Vol 24 No 2

03 February 2014


 

  • RELIGION

    Pastoral priests decry clerical culture that fostered abuse

    • Pat Power
    • 14 February 2014
    49 Comments

    Most priests believe the Royal Commission was very much needed to face up to a terrible episode in the Church's history. They also believe that sexual abuse took place in an environment of clericalism which was imposed by the highest authority in the Church, and which they felt powerless to confront. 'Father is always right' operated from the Pope down and any questioning of it was seen as disloyal or even heretical.

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  • ARTS AND CULTURE

    The empathy revolution

    • Barry Gittins and Jen Vuk
    • 14 February 2014
    3 Comments

    While realpolitik can drive us beyond a healthy scepticism to cynicism and indifference, British cultural thinker Roman Krzaric contends that when we look beyond the real — through imagination, creativity, vulnerability and networking — we can bring about the ideal of 'empathy on a mass scale to create social change' and even go about 'extending our empathy skills to embrace the natural world'. Without dreamers like Krzaric, we're stuffed.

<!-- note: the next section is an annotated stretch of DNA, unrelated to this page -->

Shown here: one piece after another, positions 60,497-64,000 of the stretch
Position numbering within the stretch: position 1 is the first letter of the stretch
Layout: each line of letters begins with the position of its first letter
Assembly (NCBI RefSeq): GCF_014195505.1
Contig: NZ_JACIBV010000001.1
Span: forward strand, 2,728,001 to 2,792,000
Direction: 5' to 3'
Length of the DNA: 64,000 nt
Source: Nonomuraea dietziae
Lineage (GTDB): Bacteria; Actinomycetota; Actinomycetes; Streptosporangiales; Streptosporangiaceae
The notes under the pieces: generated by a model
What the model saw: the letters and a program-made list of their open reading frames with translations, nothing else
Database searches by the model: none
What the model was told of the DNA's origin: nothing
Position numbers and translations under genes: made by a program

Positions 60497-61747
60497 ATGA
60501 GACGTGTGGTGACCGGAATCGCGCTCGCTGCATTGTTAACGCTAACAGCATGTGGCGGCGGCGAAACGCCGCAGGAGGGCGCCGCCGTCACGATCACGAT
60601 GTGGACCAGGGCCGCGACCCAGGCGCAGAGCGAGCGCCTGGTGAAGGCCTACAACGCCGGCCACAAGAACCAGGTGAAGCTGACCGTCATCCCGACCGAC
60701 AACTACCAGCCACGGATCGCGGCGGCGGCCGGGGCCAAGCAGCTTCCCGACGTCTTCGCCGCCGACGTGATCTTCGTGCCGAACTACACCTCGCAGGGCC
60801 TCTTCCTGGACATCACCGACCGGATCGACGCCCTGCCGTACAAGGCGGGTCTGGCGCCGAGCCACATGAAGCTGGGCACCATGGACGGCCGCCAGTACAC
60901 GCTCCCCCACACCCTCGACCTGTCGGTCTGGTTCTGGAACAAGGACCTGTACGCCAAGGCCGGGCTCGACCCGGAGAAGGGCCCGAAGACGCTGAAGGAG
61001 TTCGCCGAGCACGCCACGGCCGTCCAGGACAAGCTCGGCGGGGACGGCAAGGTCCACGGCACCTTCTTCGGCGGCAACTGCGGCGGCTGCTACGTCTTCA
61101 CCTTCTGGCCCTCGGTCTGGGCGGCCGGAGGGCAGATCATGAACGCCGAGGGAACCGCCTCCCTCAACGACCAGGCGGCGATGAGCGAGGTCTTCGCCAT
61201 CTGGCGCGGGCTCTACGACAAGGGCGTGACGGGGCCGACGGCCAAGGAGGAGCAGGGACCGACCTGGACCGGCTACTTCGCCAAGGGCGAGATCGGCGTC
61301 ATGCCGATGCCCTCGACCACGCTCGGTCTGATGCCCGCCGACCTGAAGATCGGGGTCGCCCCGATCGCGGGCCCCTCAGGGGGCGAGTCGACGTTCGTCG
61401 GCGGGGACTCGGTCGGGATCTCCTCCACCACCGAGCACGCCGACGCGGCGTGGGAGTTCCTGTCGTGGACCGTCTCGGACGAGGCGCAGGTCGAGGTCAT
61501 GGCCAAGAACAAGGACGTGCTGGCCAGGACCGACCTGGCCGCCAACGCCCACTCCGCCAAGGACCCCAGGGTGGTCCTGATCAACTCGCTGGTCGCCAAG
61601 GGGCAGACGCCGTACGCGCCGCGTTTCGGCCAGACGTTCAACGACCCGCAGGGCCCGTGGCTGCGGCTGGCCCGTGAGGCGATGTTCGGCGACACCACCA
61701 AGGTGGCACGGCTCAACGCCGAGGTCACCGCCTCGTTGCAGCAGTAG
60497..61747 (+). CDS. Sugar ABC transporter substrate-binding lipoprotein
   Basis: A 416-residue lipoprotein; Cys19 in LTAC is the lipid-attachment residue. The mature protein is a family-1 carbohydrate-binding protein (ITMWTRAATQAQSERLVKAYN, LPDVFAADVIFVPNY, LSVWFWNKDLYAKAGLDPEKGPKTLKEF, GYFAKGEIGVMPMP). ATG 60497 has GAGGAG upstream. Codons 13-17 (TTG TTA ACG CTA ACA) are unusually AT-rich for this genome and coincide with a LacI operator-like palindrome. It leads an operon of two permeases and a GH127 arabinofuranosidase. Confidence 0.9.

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  • AUSTRALIA

    Devil in the detail of asylum seeker directive

    • Andrew Hamilton
    • 13 February 2014
    23 Comments

    In the clamour of Australia's treatment of asylum seekers, an almost unnoticed government direction struck a revelatory chord. It affects people who came to Australia by boat and have been found to be refugees and have protection visas, stating that any applications they have made to bring family members to Australia must remain at the bottom of the pile. The brevity of the direction belies its enormous effects on the people affected by it.

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  • ARTS AND CULTURE

    A distasteful slice of gender politics pie

    • Tim Kroenert
    • 13 February 2014
    1 Comment

    Adele is a single mother suffering the debilitating after-effects of past trauma. But her story offers no robust consideration of mental illness. In stark contrast to her male counterparts, Adele is merely pitiable and helpless, and lacks the agency to raise herself from despondency. Weakness is thus conflated with femaleness. Only the arrival of a strong, practical and violent man serves to raise her Adele from her stupor.